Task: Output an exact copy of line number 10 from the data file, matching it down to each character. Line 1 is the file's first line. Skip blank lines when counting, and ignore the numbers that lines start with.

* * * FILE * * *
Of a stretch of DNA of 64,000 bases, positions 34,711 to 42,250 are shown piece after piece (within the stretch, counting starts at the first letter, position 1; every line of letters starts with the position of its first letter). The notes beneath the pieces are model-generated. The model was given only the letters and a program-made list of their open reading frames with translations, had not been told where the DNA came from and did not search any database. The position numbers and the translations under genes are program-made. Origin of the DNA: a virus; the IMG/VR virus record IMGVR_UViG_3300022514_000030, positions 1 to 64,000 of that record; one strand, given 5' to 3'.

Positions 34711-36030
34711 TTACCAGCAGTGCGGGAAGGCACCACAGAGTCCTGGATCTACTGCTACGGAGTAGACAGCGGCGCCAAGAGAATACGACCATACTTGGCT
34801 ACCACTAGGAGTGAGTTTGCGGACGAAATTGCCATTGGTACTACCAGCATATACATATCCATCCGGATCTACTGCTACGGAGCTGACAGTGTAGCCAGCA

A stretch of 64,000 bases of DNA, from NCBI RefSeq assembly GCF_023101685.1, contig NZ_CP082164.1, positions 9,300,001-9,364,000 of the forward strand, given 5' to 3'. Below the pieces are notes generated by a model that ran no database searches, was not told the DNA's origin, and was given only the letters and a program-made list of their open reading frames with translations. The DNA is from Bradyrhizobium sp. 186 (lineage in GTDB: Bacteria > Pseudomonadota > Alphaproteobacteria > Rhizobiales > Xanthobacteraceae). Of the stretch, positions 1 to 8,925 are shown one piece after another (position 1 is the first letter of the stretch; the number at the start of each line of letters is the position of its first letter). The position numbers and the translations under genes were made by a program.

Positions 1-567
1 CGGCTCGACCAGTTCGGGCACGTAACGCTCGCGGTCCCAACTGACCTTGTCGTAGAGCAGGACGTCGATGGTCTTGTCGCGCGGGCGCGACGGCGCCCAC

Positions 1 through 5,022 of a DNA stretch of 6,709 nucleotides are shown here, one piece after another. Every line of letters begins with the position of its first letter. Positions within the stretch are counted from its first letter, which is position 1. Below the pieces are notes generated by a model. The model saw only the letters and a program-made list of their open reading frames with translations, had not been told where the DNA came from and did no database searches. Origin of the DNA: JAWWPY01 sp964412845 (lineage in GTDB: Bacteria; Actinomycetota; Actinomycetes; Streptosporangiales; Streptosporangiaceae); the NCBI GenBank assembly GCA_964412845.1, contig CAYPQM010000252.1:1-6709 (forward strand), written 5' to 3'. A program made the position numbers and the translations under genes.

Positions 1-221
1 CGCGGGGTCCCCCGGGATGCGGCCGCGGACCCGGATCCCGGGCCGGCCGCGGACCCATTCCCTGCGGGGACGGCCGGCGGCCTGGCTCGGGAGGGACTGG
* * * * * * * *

1 CGCGGGGTCCCCCGGGATGCGGCCGCGGACCCGGATCCCGGGCCGGCCGCGGACCCATTCCCTGCGGGGACGGCCGGCGGCCTGGCTCGGGAGGGACTGG